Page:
The recent data security breaches in the UK are simply higher-profile repeats of similar breaches that have surfaced with monotonous regularity over the past months and years. They are tragic in every sense. They needn’t have happened. Worse, they’ll happen again next week and the week after, and they’ll carry on happening. In every case, these breaches have been as the result of simple human error. The damage to the public’s confidence in the ability or enthusiasm of any organisation – public or private, large or small - to protect personal and financial data is almost beyond repair. This insidious lack of trust is percolating into every aspect of our personal and professional lives. At the same time, financial losses due to cybercrime continue to grow. Credit card fraud is rife, identity theft is endemic, and social engineering continues unabated.

There are few grounds for pointing blame at the headline organisations. There, but for the grace of everyman’s God, go the rest of us. The underlying problem is the way the security industry has traditionally approached data security and e-fraud prevention. It seems to be almost every day now that the evidence of failure stares out from the newspaper headlines with examples of harmful data security breaches and online crime. Despite the vast sums of money spent, IT systems at all levels and within most organisations remain inherently vulnerable to even the most basic of security weaknesses and vulnerabilities because we have focussed almost entirely on the technology. We have not attended in any way to the most fragile element of the defensive regime – our people. We insist on developing increasingly-complex technical solutions for increasingly obscure and irrelevant problems. We focus on brain surgery whilst the patient dies of the common cold.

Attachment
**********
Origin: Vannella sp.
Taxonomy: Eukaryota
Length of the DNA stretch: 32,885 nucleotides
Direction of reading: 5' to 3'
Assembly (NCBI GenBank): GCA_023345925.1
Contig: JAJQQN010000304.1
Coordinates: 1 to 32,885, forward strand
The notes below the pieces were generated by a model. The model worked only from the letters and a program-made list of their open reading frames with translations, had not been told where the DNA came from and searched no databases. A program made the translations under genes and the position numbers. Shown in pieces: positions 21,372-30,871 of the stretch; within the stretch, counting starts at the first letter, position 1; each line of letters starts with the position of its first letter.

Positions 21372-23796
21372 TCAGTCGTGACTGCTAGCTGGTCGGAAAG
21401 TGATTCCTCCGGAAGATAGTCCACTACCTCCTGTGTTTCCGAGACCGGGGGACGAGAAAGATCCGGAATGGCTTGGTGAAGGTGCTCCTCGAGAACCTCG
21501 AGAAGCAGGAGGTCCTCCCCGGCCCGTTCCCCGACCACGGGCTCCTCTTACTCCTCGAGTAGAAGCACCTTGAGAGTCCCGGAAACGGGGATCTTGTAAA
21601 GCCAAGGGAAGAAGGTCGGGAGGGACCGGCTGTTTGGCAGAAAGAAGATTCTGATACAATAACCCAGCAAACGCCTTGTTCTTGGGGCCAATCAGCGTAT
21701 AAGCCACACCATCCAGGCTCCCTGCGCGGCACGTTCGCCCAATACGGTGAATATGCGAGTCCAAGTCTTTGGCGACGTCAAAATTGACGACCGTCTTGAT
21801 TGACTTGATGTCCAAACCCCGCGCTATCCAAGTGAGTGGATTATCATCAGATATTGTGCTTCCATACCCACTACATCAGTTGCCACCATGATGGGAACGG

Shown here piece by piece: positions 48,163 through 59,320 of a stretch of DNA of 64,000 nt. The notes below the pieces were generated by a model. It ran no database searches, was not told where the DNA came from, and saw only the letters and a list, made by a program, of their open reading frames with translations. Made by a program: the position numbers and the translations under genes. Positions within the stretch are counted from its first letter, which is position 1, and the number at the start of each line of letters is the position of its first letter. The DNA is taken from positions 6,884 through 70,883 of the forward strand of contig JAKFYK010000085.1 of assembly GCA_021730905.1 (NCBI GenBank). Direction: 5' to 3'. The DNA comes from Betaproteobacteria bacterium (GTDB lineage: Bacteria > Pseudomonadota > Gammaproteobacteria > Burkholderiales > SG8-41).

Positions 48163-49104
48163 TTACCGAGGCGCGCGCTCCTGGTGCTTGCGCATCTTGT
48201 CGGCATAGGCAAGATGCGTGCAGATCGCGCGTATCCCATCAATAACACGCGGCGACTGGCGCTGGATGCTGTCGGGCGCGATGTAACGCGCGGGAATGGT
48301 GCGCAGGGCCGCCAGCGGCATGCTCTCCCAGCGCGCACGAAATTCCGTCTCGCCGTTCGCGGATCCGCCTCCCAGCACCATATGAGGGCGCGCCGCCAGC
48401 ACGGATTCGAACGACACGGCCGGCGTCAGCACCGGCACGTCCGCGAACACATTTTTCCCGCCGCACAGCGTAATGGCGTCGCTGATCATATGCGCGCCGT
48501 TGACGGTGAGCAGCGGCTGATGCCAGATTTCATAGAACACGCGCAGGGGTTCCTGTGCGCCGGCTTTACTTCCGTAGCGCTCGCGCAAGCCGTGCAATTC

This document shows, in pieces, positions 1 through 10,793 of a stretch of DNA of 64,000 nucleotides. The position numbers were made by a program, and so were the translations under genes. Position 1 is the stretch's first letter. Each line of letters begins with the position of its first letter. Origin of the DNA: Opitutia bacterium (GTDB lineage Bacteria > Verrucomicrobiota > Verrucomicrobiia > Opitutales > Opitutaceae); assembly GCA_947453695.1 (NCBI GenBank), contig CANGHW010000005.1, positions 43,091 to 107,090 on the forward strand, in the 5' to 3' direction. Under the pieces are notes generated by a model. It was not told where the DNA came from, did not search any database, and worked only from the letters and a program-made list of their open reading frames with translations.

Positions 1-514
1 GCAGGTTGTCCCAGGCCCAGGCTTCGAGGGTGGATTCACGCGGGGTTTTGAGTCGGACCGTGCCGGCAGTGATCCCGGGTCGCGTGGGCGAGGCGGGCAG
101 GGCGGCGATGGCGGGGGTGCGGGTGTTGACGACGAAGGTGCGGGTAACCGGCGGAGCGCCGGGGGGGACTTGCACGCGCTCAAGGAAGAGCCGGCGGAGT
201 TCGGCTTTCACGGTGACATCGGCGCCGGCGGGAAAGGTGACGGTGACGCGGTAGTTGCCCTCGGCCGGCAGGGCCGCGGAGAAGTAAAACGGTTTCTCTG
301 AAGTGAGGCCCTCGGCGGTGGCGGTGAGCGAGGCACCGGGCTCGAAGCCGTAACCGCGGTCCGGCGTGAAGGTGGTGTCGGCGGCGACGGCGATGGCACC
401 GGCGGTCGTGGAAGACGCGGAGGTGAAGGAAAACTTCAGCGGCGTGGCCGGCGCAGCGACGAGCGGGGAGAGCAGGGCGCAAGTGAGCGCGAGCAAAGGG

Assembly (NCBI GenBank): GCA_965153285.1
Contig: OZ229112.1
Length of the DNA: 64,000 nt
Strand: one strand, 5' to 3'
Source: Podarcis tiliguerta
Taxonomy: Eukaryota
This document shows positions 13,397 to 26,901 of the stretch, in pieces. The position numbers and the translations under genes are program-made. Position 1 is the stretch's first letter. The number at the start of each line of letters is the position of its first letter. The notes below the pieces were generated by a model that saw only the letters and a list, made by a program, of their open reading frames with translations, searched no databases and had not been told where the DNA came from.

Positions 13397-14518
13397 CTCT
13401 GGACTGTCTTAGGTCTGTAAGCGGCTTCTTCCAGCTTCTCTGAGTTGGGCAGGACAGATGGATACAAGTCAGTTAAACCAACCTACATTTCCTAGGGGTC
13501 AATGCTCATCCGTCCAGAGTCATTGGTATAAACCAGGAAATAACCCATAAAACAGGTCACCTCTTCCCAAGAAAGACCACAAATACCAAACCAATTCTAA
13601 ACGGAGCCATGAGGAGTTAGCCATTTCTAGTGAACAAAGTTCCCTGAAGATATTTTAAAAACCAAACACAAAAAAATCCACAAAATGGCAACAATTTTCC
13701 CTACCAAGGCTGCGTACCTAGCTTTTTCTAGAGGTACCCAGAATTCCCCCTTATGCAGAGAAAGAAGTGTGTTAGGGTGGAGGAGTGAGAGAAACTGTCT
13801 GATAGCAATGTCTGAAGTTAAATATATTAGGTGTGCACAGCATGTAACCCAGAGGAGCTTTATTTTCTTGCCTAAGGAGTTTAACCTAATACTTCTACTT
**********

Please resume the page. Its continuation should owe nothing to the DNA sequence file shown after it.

Awareness is the oil that will make security management and fraud prevention systems run smoothly. We must harness the support and assistance of every one of our employees and our customers. We must explain to each of them in a language that is both relevant and understandable the risks inherent in the modern information society. We must tell them exactly what is required of them in their everyday behaviour in order to handle sensitive information in all its forms in a safe and secure manner. Unless we do this, our e-crime defences will never be complete. My assertion is that exactly the same applies to all other disciplines and all other workplace legislation and regulation.

People want to learn

“Managers have the ability to turn information into meaning and ensure understanding via conversation” Quirke (2000).

We hear so much in the media about terrorism, violent crime, ID theft and exploitation on the Internet, that people actually ‘want to learn’ about how they can protect themselves and their families from becoming victims. This creates an ideal opportunity to engage employees with security awareness, providing them with not only the key rules for the organisation, but advice for them personally.